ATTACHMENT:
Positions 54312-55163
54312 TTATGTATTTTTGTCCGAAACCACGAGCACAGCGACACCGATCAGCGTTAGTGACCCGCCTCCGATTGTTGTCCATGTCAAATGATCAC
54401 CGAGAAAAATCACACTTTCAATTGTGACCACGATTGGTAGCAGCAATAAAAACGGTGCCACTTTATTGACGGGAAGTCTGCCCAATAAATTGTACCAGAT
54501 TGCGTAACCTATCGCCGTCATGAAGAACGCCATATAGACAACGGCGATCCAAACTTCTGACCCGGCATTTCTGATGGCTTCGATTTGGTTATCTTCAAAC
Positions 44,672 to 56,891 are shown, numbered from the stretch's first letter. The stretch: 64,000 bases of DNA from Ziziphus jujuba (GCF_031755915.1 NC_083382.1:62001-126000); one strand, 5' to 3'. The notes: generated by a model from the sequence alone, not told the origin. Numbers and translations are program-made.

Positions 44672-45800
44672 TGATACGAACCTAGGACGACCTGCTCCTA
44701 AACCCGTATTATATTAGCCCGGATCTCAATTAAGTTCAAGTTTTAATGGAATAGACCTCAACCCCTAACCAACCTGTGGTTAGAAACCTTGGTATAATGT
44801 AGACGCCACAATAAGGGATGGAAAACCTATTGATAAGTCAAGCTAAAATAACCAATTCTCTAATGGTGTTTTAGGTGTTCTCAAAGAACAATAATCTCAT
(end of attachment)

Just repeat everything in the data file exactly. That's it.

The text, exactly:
Positions 54312-55163
54312 TTATGTATTTTTGTCCGAAACCACGAGCACAGCGACACCGATCAGCGTTAGTGACCCGCCTCCGATTGTTGTCCATGTCAAATGATCAC
54401 CGAGAAAAATCACACTTTCAATTGTGACCACGATTGGTAGCAGCAATAAAAACGGTGCCACTTTATTGACGGGAAGTCTGCCCAATAAATTGTACCAGAT
54501 TGCGTAACCTATCGCCGTCATGAAGAACGCCATATAGACAACGGCGATCCAAACTTCTGACCCGGCATTTCTGATGGCTTCGATTTGGTTATCTTCAAAC
Positions 44,672 to 56,891 are shown, numbered from the stretch's first letter. The stretch: 64,000 bases of DNA from Ziziphus jujuba (GCF_031755915.1 NC_083382.1:62001-126000); one strand, 5' to 3'. The notes: generated by a model from the sequence alone, not told the origin. Numbers and translations are program-made.

Positions 44672-45800
44672 TGATACGAACCTAGGACGACCTGCTCCTA
44701 AACCCGTATTATATTAGCCCGGATCTCAATTAAGTTCAAGTTTTAATGGAATAGACCTCAACCCCTAACCAACCTGTGGTTAGAAACCTTGGTATAATGT
44801 AGACGCCACAATAAGGGATGGAAAACCTATTGATAAGTCAAGCTAAAATAACCAATTCTCTAATGGTGTTTTAGGTGTTCTCAAAGAACAATAATCTCAT